Since joining Artsenta, Diane Lloyd has been embraced by the creation of ceramics and has been happy with her mental health.
“If the situation is very miserable, hopeful and able to nurture what people are enjoying, it will be a unique impetus,” she says.
Dunedin’s Art Studio is for people who use mental health services. It’s free and provides space for creating all types of art, activities, resources and professional art workers.
Diane may sound stale, but the studio helps her achieve the right balance and shares it.
Mentioning the importance of attending regularly, she says, “the purpose of working, a little confidence and hope in what you can do, attending. It doesn’t happen naturally.”
She believes that the Artsenta environment helps foster faith and hope, as people with arts, music and craft skills work with beginners. They are artists reaching out in a shared space.
“We tend to talk about art, music and food, not about our stories and problems.”
This studio is based on purpose, not a platform for sharing mental health stories.
Diane has been diagnosed with depression, bipolar disorder, and schizoaffective disorder. She hasn’t been sick since she started working in Argenta almost two years ago.
“Being able to go here, work here, be creative and take medicine has completely stabilized me.”
To a ceramic art journey
Thirty years ago, Diane was a single mother who joined the Cromwell Ladies Pottery Group for about a year while her two daughters were in the nursery, flooding her family and friends with pots. Then she set the hobby aside.
Recently, when working as a full-time nurse, she began to have stress problems, and a woman from the Otago Mental Health Support Trust suggested Argenta.
Diane suffers from lung disease and was dismissed from a nurse and became more involved in the art studio during a pandemic of the new coronavirus infection in early 2020.
“[It was] As a way to put something in everyday life, and my pottery has become popular in a way. “
She understood what was happening at work and in life.
“I feel so good about myself that I realize that the pressure and stress associated with work is actually too great.”
She loves the physical properties of potting and deliberately wakes up to shape something, waits for it to dry, bisque-fires in a kiln, glazes, decorates, and re-fires. Describes the process for 4-6 weeks including.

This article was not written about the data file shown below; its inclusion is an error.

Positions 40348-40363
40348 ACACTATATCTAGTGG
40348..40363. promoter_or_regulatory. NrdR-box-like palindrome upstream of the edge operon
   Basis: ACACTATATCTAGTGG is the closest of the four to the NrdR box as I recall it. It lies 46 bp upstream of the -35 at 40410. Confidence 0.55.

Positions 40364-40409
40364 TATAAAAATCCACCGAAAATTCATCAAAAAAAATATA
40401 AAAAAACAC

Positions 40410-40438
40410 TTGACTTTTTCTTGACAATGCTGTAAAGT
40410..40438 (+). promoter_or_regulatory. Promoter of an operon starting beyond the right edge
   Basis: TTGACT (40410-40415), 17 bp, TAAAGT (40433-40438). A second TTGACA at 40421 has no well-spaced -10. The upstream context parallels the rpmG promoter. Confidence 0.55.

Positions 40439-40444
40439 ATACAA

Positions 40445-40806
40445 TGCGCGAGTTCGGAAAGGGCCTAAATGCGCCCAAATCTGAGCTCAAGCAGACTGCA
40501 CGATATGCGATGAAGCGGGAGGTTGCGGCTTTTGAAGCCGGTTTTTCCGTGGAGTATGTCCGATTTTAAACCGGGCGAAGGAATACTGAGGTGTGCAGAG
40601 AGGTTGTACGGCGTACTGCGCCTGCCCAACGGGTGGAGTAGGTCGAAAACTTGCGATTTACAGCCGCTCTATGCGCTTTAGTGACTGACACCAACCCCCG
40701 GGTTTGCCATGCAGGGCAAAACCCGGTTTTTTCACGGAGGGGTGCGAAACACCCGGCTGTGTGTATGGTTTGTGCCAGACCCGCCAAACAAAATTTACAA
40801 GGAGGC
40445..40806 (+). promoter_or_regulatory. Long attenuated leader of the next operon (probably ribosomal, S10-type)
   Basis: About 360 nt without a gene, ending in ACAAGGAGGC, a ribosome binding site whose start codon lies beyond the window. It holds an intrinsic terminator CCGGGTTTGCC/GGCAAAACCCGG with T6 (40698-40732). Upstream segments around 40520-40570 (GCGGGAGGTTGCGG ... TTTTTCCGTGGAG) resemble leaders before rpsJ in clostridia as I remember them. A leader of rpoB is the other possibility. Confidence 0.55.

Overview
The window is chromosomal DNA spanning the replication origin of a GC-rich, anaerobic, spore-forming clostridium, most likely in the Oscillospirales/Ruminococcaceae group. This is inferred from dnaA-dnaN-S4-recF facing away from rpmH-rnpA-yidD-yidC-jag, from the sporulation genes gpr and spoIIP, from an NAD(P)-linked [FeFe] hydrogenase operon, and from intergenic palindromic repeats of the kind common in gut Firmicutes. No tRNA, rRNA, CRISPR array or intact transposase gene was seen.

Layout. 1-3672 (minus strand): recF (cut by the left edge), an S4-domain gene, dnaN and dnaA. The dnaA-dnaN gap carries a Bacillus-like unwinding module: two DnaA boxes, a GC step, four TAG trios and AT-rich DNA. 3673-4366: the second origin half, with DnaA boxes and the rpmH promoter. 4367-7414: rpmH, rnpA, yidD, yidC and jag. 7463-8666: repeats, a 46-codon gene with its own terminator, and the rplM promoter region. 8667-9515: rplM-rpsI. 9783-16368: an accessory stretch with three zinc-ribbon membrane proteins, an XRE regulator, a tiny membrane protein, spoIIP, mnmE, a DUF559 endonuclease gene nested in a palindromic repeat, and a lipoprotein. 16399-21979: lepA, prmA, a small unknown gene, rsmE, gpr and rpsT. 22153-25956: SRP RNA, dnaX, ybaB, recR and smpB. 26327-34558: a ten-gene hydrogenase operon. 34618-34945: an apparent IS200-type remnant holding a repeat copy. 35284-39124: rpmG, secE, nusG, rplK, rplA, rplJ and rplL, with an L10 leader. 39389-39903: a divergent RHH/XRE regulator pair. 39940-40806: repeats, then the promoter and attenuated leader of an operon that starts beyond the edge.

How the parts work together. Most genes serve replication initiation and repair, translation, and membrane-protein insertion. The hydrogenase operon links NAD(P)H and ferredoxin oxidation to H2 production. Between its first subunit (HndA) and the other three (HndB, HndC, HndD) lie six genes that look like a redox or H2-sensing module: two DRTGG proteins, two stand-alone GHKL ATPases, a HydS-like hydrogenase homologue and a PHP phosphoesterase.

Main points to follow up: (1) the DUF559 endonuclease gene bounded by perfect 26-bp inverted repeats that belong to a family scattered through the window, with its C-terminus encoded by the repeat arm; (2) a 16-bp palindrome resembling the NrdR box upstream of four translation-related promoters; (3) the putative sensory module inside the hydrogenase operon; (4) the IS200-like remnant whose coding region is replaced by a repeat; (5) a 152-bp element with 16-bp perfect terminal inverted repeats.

“It’s very complex and has its own momentum overall.”
Diane used to be self-isolated because her experience was not tied to the experience of others, but she found something in common in Argenta.
“Here is a shared kind of experience and acceptance-I think it’s acceptance.”
She likes to make practical household items, both hand-kneaded and potter’s wheel.
When I came here, I realized that I had the skills that I took for granted, but now I see them as a gift. “
As Diane began to produce more than the studio resources offered, Artsenta helped her join the Otago Potters Group.
Although she has never belonged to any club, she is now a member of this group and is a collection of markets as she sells pots in various local markets.
And what about customer feedback?
“People love it and say it’s beautiful. Some people say,” I use your bowl and think about you every time I use it. “
She says it’s a pleasure to make something that stays alive for someone.
Large community space
Behind the wide windows of Princes St, Artsenta’s large community space has plenty of worktables, a general tool area, a recording studio, a kiln, a rokuro, sewing tools, knitting tools, an art library, and a shared kitchen. ..
People can work on jewelry, music, writing, painting, drawing, porcelain, pewter casting, prints, bone carvings, glass and more.
According to one of the art workers, Dio Murray, some artists come to the studio every day, some artists come to the studio weekly or monthly, and some artists come to the studio more often.
For many, the most difficult task is leaving home. When they arrive at Artsenta, the focus is on creativity rather than mental health.
It’s like they’re taking off their mental health coat and putting it at the front door. “
Some people have just been discharged and are recovering, while others are working and getting sick, so staying in the studio can prevent them from progressing.
Art Workers are session coaches, skills teachers and creative coaches.
Artists get to know each other while making works.
“It’s great to be able to connect with people through creativity,” says Dee.
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For more information:
- Argenta Has been running for 35 years and is run by the Creative Arts Trust.
- Funding comes primarily from the Southern District Health Commission, as well as from the Ministry of Social Development and local organizations.
- click Here Artsenta Artist Profile, Video, Writer Blog
Hope to gather in an art studio
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